My diagnosis doesn’t define God.

This thoughtful article was penned by a friend addressing a critical misunderstanding about the how and why of God’s will.  He gave permission for me to re-blog. Read on .

Habakkuk 3:17  Though the fig tree does not bud and there are no grapes on the vines, though the olive crop fails and the fields produce no food, though there are no sheep in the pen and no cattle in the stalls,  yet I will rejoice in the LORD, I will be joyful in God my Savior. 

For those of you who were in church yesterday, I am revisiting an aside point that I made in the service and that was how good reports and answered prayer do not prove the goodness of God.  I say that because IF something good happening means God is good then a negative turn of events automatically means He is not.

I talked about this yesterday in the context of telling my congregation that the doctors have confirmed that I have a “biologic recurrence” of prostate cancer.  I had a prostatectomy two years ago and thought my decisive action meant I could head off radiation and other therapies that frequently go along with the long term recovery of prostate cancer.  However I have gotten a lot of good news recently like, a clean bone scan and a positive prognosis from my oncologist.   It’s been a bit of an emotional roller coaster waiting on test results.  Of course I’m always praying that every scan comes back clean and every blood test comes back with low numbers.

Now don’t get me wrong, I still believe God heals.  I just spent the morning with a man who’s inoperable cancer disappeared two years ago after attending a healing service conducted by a Rwandan Catholic priest.   Also you can believe that when my bone scan came back clean the other day, I raised my hands and praised God for answered prayer, but I didn’t say, “my bone scan is clean, God is so good.” My medical diagnosis and prognosis doesn’t define the reality or the nature of God.

I hit the wall faith-wise a dozen years ago over this scourge of cancer after a rash of funerals I conducted for people I had physically held and prayed for; being so sure that God would prove his goodness by giving them a miraculous healing.  I went on a brutally honest multi-month journey of decision about whether I believed there was a God and if I did was he the good God that I had always believed he was.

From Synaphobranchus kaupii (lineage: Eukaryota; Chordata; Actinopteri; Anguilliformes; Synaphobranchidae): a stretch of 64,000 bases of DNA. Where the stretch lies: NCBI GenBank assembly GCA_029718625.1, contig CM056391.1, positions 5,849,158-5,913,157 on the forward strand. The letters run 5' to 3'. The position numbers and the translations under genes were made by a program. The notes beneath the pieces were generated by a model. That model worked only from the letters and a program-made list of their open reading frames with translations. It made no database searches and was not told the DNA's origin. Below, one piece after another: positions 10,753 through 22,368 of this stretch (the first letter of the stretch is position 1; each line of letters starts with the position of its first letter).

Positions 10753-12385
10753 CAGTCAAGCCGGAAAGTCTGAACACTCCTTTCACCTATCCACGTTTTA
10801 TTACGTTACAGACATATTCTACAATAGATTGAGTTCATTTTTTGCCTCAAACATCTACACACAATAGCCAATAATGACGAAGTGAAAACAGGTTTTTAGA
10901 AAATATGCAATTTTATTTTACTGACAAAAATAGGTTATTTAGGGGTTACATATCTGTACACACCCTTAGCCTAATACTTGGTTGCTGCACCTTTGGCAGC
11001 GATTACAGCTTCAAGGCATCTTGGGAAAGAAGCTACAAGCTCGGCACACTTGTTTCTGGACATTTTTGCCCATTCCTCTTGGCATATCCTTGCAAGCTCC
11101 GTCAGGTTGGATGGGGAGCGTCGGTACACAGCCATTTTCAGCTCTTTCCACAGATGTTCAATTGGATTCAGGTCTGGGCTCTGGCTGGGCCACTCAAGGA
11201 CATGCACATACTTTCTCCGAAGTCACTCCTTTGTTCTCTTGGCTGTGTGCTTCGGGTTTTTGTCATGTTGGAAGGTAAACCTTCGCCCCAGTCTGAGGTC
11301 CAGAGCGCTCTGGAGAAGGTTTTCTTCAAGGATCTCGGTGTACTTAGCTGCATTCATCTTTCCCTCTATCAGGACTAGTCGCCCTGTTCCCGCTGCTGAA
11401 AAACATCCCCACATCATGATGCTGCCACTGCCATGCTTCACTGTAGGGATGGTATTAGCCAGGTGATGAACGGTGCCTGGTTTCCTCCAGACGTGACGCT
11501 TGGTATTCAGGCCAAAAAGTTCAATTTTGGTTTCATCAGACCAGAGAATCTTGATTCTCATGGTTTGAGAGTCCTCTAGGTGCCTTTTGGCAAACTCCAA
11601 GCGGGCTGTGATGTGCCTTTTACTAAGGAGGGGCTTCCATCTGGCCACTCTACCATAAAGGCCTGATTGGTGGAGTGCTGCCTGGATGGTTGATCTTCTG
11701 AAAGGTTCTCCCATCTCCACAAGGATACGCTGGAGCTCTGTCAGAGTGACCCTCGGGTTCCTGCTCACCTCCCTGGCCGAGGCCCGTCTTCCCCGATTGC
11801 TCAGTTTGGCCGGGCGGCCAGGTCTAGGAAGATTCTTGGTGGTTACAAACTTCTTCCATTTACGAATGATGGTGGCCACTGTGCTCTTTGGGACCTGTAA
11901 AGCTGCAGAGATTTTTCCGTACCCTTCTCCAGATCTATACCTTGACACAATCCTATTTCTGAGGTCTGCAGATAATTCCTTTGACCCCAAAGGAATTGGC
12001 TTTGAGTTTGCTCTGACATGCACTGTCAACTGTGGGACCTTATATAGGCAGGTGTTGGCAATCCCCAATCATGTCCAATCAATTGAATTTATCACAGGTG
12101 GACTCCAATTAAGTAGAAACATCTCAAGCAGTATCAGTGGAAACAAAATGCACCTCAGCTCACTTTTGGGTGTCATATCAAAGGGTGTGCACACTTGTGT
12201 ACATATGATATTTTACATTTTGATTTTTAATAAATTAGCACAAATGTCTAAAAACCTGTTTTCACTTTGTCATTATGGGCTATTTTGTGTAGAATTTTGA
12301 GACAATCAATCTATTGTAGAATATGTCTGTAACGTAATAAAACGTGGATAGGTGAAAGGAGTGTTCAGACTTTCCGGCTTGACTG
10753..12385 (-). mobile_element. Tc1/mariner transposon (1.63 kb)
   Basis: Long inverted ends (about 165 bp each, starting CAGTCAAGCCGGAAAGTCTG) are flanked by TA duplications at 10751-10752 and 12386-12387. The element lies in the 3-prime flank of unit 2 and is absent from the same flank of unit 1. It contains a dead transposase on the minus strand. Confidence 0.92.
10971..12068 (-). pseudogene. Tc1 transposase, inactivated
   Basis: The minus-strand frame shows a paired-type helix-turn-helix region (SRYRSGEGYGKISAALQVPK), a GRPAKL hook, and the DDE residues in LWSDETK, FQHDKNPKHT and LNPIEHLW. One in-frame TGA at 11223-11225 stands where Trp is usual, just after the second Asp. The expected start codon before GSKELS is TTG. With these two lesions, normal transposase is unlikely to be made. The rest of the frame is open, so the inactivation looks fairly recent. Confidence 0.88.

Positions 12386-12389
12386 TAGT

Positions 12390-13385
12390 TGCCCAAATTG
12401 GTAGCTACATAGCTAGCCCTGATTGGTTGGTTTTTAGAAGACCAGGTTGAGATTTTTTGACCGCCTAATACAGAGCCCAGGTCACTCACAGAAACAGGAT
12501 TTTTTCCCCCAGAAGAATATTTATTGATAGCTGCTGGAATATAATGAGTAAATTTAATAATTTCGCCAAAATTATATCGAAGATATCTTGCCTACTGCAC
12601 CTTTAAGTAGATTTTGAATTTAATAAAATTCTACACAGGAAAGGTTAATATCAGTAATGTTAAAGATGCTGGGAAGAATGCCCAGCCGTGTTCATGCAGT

My major discovery was that, I didn’t have enough faith to be an atheist.
1) The complexity of creation,
2) the predictability of the Biblical moral code,
3) the overwhelming evidence of the resurrection of Jesus Christ,
4) the consistent fulfillment of hundreds of Biblical Prophesies,
5) the inner voice of conscience,
6) the character of the early apostles and Christ followers,
7) the history, resilience and power of the Christian Church and
8) the persistent testimonies of changed lives,

just altogether made any other narrative of history or hope of the future seem ridiculous.

While I am still waiting on one test result, it looks like my chances of a full recovery are about 95%, but my prognosis doesn’t make God any more real or any more benevolent than he already is.  So what’s my message to you.  If you narrowly escape a potentially tragic car accident today or if your biopsy report comes back negative and you conclude that now you know God is good, you are saddling everyone whose automobile gets smashed and whose biopsy comes back positive with the reality that their God isn’t good or worse, non-existent.  How about if we just all pray for health and safety, give thanks for health and safety, but tightly embrace his good presence no matter what?

I can’t say it any better than the prophet Habakkuk after verse 17 of his beautiful song where he vows to rejoice when there are “no grapes on the vine,” when, “the olive crops fail,” when, “the fields produce no food,” when, “there’s no sheep in the pen,” and “no cattle in the stall.”  He concludes triumphantly in Habakkuk 3:18 & 19, with these words: The Sovereign LORD is my strength; he makes my feet like the feet of a deer, he enables me to go on the heights.”  Oh yeah the Bible give us a P.S here, “For the director of music. On my stringed instruments.”   

So no matter how things turn out today, try to make the majesty and wonder of God the soundtrack for your life.  If you can’t do it by yourself then find some friends who will sing about the goodness of God in your presence.

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